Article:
FAYETTE COUNTY, WV (LOOTPRESS) – After four days of trial, a federal jury convicted Larry Allen Clay Jr., 57, of Fayetteville, of sex trafficking a 17-year-old minor female.
Evidence at trial proved that on two separate occasions in June 2020, while Clay was an employee of the Fayette County Sheriff’s Department and the Chief of Police for the Gauley Bridge Police Department, Clay paid a total of $100 to co-defendant Kristen Naylor-Legg to have sex with a 17-year-old minor female relative of Naylor-Legg.
During each incident, Clay remained in his Gauley Bridge Police uniform for the entire sexual encounter. The first incident occurred at Clay’s Gauley Bridge-issued vehicle on a rural Fayette County road. The second incident took place inside the old Gauley Bridge High School, in a location accessible to a limited number of people including the Gauley Bridge Police Department. Law enforcement authorities were able to retrieve DNA evidence from a washcloth discarded in the room where the second incident took place.
In September 2020, Clay sought to persuade Naylor-Legg to lie to law enforcement about the incidents and also asked a law enforcement officer if his criminal conduct could be covered up.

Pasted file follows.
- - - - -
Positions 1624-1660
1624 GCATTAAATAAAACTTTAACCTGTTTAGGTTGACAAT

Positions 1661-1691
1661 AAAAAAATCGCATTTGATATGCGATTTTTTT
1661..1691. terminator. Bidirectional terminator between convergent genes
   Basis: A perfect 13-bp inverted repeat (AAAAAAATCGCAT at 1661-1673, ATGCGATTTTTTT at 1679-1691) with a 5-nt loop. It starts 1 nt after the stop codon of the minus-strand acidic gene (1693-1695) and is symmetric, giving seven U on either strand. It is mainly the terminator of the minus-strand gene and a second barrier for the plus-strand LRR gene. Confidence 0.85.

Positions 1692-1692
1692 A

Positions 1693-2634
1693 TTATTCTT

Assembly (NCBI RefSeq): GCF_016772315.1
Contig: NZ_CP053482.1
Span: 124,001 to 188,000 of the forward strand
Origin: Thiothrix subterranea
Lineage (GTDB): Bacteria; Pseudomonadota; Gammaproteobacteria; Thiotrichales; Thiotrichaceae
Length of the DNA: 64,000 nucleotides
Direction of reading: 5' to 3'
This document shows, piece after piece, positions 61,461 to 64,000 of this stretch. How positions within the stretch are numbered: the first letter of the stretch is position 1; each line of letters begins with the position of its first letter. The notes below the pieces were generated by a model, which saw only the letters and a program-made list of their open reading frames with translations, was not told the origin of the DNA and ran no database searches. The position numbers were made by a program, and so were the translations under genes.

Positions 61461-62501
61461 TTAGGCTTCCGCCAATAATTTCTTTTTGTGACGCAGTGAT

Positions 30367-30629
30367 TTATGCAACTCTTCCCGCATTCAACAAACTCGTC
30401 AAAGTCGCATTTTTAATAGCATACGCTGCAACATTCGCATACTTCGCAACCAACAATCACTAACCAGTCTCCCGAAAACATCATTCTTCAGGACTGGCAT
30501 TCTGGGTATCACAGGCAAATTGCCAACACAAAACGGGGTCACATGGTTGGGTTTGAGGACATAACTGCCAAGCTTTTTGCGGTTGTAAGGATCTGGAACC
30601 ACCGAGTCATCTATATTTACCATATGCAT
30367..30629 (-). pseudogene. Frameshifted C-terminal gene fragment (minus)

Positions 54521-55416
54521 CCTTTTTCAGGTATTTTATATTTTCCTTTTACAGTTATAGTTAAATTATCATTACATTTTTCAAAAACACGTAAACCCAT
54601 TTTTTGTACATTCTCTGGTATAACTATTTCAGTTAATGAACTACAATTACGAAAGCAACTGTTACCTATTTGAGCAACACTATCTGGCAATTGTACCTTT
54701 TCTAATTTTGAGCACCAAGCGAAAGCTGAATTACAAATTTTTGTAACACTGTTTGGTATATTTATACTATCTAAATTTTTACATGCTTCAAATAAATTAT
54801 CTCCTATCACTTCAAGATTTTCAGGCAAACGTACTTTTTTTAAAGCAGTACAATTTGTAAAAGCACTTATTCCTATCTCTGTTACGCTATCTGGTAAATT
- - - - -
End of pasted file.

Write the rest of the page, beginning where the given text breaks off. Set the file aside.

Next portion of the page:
The jury found Clay guilty of conspiracy to engage in sex trafficking of a minor and via coercion, sex trafficking of a minor and via coercion, and two counts of obstruction of justice.
Clay is scheduled to be sentenced on July 20, 2023, and faces a mandatory minimum of 15 years and up to life in prison. Clay will also be required to register as a sex offender.
Naylor-Legg pleaded guilty to conspiracy to engage in sex trafficking on September 21, 2021. Naylor-Legg faces up to life in prison when she is sentenced on May 11, 2023, and will be required to register as a sex offender.
“This defendant was a uniformed police officer, a chief of police, and the young victim had the courage and toughness to come forward and tell the jury about these horrific crimes. She is incredibly brave,” said United States Attorney Will Thompson. “This prosecution is the result of outstanding investigative teamwork by the U.S. Department of Homeland Security-Homeland Security Investigations (HSI), the West Virginia State Police and the Fayette County Sheriff’s Department. I also commend Assistant United States Attorneys Jennifer Rada Herrald and Monica D. Coleman and our trial team for securing guilty verdicts on all four counts in the case.”
United States District Judge Joseph R. Goodwin presided over the jury trial.